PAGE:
Modulation of peroxynitrite improves host response to vasopressin in ovine sepsis
© Fujiwara et al.; licensee BioMed Central Ltd. 2013
Published: 5 November 2013
The standard therapy for sepsis is becoming less effective due to increasing microorganism resistance to antibiotics and cardiovascular collapse refractory to fluid resuscitation and vasopressors. In this study, we demonstrate a critical role of peroxynitrite in vascular hyporesponsiveness to vasopressin (VP) in methicillin-resistant Staphylococcus aureus (MRSA)-induced ovine sepsis.
Materials and methods
Sheep were instrumented with Swan Ganz (common jugular vein), femoral artery, and left atrium catheters to monitor hemodynamics for 24 hours. Sepsis was induced by instillation of live MRSA (2.5 to 3.5 × 1011 CFU) into the lungs by bronchoscope under anesthesia. Sheep were then awakened, placed on a ventilator, and fluid resuscitated. Urine output was measured via a Foley catheter. Groups: MRSA, received MRSA, n = 4; MRSA + peroxynitrite decomposition catalyst (PDC), received MRSA and were treated with PDC starting 6 hours post injury (0.1 mg/kg bolus followed by 0.02 mg/kg/hour), n = 4; MRSA + VP, received MRSA and were titrated with VP when mean arterial pressure fell by 10 mmHg, n = 4; and MRSA + VP + PDC, received MRSA, treated with VP and PDC, n = 4.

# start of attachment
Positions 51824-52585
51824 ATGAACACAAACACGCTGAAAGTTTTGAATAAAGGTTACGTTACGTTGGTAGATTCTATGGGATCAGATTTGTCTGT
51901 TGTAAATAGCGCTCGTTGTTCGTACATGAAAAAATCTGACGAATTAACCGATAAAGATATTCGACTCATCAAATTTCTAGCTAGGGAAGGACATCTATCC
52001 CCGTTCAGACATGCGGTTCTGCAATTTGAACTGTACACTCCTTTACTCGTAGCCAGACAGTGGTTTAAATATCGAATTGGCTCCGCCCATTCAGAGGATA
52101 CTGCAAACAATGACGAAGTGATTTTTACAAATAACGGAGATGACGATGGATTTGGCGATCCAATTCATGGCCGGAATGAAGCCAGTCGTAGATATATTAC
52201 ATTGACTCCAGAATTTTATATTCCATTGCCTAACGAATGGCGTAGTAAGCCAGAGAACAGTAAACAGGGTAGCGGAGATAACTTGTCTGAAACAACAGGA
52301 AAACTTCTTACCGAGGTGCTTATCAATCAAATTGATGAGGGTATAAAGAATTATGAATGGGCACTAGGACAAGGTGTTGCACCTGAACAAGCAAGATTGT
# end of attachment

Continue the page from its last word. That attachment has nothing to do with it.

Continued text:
MRSA induced severe hypotension refractory to aggressive fluid and AVP. PDC and AVP alone partially attenuated the severe hypotension. When combined they more effectively reversed the hypotension. Inhibition of peroxynitrite formation by PDC also markedly reduced AVP requirement. In addition, the in vitro effects of AVP (5 nM) on isolated arterial ring tone were abolished with co-incubation with peroxynitrite (50 μM).
Peroxynitrite modulation may be a novel treatment option for management of sepsis-induced cardiovascular collapse refractory to vasopressors. These findings are especially provocative since peroxynitrite is the product of excessive nitric oxide regardless of which NOS isoform is involved and the major debate of whether the use of NOS inhibitors in management of sepsis is beneficial still remains.
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